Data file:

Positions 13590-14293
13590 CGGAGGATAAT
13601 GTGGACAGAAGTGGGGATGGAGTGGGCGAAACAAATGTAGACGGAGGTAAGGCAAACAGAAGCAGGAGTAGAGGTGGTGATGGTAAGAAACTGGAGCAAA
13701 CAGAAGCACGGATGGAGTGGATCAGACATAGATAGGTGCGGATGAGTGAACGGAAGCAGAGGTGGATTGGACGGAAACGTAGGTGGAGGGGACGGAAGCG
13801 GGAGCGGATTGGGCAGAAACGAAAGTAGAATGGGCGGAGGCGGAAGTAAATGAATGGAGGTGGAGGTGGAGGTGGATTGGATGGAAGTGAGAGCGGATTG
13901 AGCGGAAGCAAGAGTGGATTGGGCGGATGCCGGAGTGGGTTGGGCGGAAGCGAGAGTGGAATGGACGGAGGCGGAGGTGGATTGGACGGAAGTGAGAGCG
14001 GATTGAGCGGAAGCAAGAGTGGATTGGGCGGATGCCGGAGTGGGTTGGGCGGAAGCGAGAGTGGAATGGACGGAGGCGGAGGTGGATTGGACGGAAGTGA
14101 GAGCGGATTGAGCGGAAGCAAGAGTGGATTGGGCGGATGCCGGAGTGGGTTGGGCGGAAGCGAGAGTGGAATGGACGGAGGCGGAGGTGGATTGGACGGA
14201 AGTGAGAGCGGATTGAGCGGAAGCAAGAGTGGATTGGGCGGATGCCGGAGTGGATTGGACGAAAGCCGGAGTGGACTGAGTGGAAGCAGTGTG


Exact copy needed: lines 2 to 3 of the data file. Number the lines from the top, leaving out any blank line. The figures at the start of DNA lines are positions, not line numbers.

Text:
13590 CGGAGGATAAT
13601 GTGGACAGAAGTGGGGATGGAGTGGGCGAAACAAATGTAGACGGAGGTAAGGCAAACAGAAGCAGGAGTAGAGGTGGTGATGGTAAGAAACTGGAGCAAA